Motor Vehicle Accidents

Rear-End Collisions: Who is at Fault?

By LHD Lawyers

It’s peak hour and a driver, stuck crawling along a normally fast-moving road, possibly distracted by their phone, accidentally accelerates into the bumper and taillights of the stationary car in front causing injury to the driver and passengers.

In common scenarios like this, there’s not a lot of ambiguity about who’s at fault. However, there are many other scenarios where it’s the driver in front who can be shown to have been at least partially negligent.

What is a rear-end collision?

With a name that points to the person considered the default victim, a rear-end collision occurs when a vehicle is driven into the back of a vehicle ahead of it, causing damage and injury. It can also include a vehicle reversed into one behind it. It may in some rare cases be deliberate, such as if rammed from behind or because of sudden braking by the car in front.

How to determine who’s at fault in a rear-end car crash

In most rear-end accidents (especially where only two cars are involved), it’s the driver of the car that hit the other car from behind who’s considered to have caused the accident. This presumed negligence also makes them liable for both damage and injuries.

However, there are many situations where the lead driver could be held at least partially at fault, especially if the tailing driver had taken action to avoid or reduce any risks or hazards being created by the lead driver.

Examples where the driver in front could be held at least partially liable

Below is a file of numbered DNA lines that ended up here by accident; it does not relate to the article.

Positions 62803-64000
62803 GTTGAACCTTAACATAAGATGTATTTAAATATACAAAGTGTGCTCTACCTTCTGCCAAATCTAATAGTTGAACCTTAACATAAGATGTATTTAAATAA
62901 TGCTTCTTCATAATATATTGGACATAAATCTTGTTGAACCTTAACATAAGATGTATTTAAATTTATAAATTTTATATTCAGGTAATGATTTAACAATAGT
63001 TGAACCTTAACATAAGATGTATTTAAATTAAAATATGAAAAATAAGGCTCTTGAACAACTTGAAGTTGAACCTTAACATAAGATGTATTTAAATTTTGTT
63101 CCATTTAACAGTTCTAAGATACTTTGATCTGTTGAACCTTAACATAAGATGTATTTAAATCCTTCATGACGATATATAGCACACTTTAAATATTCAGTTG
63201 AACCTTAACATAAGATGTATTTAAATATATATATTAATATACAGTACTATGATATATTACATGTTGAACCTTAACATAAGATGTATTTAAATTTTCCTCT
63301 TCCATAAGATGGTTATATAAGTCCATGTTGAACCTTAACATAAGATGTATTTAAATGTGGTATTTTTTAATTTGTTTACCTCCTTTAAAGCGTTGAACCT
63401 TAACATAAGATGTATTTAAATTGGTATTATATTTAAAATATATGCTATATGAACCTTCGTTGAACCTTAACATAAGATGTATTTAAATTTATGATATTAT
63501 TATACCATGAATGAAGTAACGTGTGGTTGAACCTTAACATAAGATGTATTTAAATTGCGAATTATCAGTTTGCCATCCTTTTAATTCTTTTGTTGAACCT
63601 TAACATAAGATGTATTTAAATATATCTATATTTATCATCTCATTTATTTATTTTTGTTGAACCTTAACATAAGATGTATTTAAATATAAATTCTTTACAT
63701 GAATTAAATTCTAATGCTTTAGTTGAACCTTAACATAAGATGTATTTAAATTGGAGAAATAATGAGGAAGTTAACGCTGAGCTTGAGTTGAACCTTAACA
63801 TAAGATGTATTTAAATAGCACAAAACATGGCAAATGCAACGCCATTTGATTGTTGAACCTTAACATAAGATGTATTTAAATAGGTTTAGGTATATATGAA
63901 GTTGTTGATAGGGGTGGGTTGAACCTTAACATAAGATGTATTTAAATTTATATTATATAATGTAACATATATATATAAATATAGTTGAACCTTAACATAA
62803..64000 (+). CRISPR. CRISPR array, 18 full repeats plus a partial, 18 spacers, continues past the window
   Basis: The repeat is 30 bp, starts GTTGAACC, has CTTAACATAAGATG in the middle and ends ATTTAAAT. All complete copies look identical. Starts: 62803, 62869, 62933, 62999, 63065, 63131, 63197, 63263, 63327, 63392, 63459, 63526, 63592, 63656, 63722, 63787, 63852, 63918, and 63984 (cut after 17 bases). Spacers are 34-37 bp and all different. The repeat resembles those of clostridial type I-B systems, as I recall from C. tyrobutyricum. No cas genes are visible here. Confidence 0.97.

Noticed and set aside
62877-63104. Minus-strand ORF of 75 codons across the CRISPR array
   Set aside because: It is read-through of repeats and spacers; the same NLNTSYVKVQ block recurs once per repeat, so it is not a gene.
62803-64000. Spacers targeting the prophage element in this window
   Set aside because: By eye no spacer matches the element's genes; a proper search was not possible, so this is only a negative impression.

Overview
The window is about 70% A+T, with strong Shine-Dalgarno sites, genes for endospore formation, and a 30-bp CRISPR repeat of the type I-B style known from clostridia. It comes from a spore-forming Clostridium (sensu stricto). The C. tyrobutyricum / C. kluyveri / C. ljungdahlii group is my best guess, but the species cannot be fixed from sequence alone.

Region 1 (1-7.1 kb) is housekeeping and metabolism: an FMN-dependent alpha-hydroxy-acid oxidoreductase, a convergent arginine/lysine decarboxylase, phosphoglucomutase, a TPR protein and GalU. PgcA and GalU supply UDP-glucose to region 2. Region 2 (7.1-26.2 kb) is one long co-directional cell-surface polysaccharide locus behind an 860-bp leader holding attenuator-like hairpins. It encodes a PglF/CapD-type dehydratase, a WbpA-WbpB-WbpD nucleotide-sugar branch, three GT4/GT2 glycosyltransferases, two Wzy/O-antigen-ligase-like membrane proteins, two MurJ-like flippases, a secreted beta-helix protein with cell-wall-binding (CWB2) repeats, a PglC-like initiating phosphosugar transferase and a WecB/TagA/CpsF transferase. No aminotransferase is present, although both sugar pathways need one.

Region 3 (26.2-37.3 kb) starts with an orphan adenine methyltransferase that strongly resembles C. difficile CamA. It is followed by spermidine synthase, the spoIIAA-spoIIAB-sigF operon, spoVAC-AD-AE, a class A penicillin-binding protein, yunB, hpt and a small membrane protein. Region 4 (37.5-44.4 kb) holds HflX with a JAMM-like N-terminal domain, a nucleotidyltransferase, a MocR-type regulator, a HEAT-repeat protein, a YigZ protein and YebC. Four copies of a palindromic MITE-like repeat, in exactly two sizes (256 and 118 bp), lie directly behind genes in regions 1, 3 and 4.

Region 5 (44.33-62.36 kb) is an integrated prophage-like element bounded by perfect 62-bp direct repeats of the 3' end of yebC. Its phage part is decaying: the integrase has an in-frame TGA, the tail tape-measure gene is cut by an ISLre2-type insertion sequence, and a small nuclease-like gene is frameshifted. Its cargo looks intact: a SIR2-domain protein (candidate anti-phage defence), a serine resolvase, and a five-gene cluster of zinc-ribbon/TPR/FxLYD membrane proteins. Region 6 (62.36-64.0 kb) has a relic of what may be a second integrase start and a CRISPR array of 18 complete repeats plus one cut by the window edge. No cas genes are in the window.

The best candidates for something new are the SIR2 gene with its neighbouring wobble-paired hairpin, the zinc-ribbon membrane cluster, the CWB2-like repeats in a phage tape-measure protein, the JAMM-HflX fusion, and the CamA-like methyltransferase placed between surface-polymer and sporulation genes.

• Not using their indicator for lane changes or for turns at intersections
  • Driving overly slowly
  • Driving aggressively
  • Intimidating or antagonising other drivers by braking suddenly
  • Not driving to the conditions such as heavy rain or wind or during busy periods
  • Cutting another driver off in a lane-change or at an intersection
  • Not pulling over to the shoulder when broken down, and not making themselves visible to other drivers with their hazard lights
  • Reversing without checking sufficiently
  • Rolling back into another car
  • Where two cars reverse into each other in a carpark
  • A multi-car pile-up caused by one car at the very back pushing all the other forward
  • Malfunctioning brake lights

What should you do about injuries in a rear-end collision?

  • Pull over to the side of the road
  • Pull up your handbrake and shift your transmission into Park
  • Put your hazard lights on
  • Check if anyone is hurt. Even a small bump could be a sign of a more serious injury for you, one of your passengers or the passengers of another vehicle. If anyone is injured, you must call 000 and ask for the police and ambulance
  • Speak to a Motor Vehicle Accident Specialist at LHD to see if you have a claim.

For more advice, visit our guide on what to do after a car accident. If your accident occurs in NSW or Victoria, visit our CTP and TAC pages to make a claim.

Example of a rear-end collision payout

Our client received extensive injuries to their upper body after being rear ended by a minivan while stationary at a roundabout. The impact of the collision caused their vehicle to spin out into the centre of the roundabout.

Initially, the third party insurer offered only $300,000 in compensation. Knowing this was insufficient, LHD negotiated a settlement of $403,758 – of which the client received $329,333 after legal fees.

Explore more recent wins and car accident compensation payout case studies.

Make a motor vehicle accident claim today

LHD Lawyers help everyday Australians receive the benefits they are entitled to for motor vehicle accident claims. We are so sure of our abilities to win your case that we stand firmly by our No Win No Fee Policy. Call 1800 455 725 to arrange a consultation.


Author: Phillip Scroupe

Original Publish Date: November 3, 2o21

Last Updated: April 3, 2024

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